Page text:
Establishing standardized plans with lower upfront cost-sharing for at least some care is one policy that officials should consider to ensure that a state’s marketplace sells plans with more affordable out-of-pocket costs (For others, see our issue brief about designing silver plans). This is an option state policymakers and marketplace officials could establish for state-run marketplaces. The federal government also could establish standardized plans that insurers participating in federally facilitated marketplaces must sell.
Several state-based marketplaces—California, Connecticut, Massachusetts, New York, Oregon, and Vermont—already have developed standardized plans in each metal level that insurers participating in their health insurance marketplaces must sell. As we have previously discussed, many of these state-developed standardized plans have lower upfront costs for at least office-based care.
Washington, D.C., will require health insurers to sell standardized plans beginning in 2016
Last month, D.C.’s health insurance marketplace, D.C. Health Link, finalized standardized plan designs in each plan metal level that it will require health insurers to sell in 2016. D.C.’s approved plan designs offer additional examples of ways to design plans, particularly at the silver and bronze level, that maintain more affordable out-of-pocket costs for ambulatory care.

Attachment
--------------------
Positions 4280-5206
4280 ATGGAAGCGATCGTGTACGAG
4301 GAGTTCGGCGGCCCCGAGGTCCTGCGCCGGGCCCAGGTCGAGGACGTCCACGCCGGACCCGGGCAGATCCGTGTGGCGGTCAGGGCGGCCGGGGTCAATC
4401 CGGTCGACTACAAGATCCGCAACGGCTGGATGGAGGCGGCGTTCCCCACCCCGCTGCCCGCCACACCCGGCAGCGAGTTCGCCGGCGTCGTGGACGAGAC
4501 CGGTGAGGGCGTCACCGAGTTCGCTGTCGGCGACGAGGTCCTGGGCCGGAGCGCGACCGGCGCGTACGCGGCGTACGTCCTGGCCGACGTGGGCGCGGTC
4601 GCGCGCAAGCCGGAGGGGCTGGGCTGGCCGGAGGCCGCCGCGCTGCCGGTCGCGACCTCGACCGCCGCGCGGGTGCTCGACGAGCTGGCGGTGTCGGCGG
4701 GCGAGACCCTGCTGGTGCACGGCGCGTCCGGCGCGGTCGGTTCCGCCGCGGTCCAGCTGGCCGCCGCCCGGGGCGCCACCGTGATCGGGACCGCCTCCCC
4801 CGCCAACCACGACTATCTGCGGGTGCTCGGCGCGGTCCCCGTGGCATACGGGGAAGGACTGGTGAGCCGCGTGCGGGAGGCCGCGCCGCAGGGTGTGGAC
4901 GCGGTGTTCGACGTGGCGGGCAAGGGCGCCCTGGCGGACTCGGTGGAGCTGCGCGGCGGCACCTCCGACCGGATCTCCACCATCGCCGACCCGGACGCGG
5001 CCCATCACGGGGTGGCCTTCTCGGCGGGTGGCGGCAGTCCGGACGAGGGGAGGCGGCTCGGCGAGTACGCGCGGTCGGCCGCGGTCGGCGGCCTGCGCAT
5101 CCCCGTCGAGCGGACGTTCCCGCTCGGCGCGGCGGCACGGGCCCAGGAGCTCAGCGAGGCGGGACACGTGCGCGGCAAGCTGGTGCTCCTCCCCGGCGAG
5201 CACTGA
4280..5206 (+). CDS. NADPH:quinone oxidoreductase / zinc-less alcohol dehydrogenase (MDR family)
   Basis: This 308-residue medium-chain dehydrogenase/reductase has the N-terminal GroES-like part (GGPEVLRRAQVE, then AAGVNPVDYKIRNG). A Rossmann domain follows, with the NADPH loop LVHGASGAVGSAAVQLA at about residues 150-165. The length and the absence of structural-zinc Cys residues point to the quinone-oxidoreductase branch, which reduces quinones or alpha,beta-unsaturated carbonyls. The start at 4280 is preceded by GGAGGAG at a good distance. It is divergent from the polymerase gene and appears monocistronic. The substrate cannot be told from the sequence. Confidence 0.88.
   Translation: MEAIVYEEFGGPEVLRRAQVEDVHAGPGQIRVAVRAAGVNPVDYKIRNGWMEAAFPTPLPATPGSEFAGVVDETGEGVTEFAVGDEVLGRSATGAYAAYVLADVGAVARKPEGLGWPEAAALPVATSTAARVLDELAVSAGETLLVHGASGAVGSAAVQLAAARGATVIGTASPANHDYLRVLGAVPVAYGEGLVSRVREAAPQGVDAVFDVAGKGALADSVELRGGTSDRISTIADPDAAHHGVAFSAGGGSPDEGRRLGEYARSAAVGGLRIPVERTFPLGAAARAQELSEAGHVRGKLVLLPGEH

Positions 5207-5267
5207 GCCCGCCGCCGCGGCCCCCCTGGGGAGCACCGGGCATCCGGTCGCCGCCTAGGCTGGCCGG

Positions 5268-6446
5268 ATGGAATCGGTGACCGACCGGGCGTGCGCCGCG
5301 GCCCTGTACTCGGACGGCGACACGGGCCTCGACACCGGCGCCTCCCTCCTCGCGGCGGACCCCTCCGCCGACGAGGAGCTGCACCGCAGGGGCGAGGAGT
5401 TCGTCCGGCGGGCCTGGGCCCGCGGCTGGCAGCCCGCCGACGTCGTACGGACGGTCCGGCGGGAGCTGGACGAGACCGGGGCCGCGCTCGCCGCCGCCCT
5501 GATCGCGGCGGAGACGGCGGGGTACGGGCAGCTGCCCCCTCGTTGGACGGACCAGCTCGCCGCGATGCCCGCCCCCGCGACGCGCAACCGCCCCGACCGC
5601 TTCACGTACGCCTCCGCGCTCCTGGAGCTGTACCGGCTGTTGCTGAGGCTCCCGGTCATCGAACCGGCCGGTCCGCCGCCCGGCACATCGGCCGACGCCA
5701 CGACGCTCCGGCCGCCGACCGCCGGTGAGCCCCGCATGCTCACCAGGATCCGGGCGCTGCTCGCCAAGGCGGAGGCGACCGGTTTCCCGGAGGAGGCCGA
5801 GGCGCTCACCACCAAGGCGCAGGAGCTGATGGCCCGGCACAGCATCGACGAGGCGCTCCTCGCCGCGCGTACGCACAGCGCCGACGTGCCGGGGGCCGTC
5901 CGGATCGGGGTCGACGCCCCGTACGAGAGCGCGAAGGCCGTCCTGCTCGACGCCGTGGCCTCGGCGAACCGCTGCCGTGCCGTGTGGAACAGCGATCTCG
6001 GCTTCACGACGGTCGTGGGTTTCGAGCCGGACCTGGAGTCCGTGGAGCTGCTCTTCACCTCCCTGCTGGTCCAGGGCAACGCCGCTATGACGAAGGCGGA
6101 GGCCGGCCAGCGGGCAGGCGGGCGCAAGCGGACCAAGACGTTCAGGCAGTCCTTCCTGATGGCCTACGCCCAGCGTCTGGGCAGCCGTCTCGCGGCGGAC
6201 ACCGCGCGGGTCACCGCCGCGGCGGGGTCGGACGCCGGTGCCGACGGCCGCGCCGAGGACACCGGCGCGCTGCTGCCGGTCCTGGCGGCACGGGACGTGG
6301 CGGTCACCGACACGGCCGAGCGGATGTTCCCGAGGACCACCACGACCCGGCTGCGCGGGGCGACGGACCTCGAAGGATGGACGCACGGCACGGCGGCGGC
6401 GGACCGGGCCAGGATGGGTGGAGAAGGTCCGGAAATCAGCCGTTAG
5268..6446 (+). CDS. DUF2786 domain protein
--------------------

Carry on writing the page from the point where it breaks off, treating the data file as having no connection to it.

Affordable cost-sharing elements in D.C.’s standardized plans
D.C.’s standardized bronze and silver plans will include multiple elements that help keep cost-sharing more affordable for routine and ambulatory care.
Services exempted from the deductible: Both D.C.’s standardized silver and bronze plans will have significant deductibles ($2,000 and $4,500 for an individual, respectively). However, they will exempt coverage of numerous ambulatory and outpatient services from this deductible and charge more manageable copayments for these services.
- D.C.’s silver plan will exempt all office-based care, laboratory tests, imaging, and outpatient rehabilitative and habilitative care from the deductible.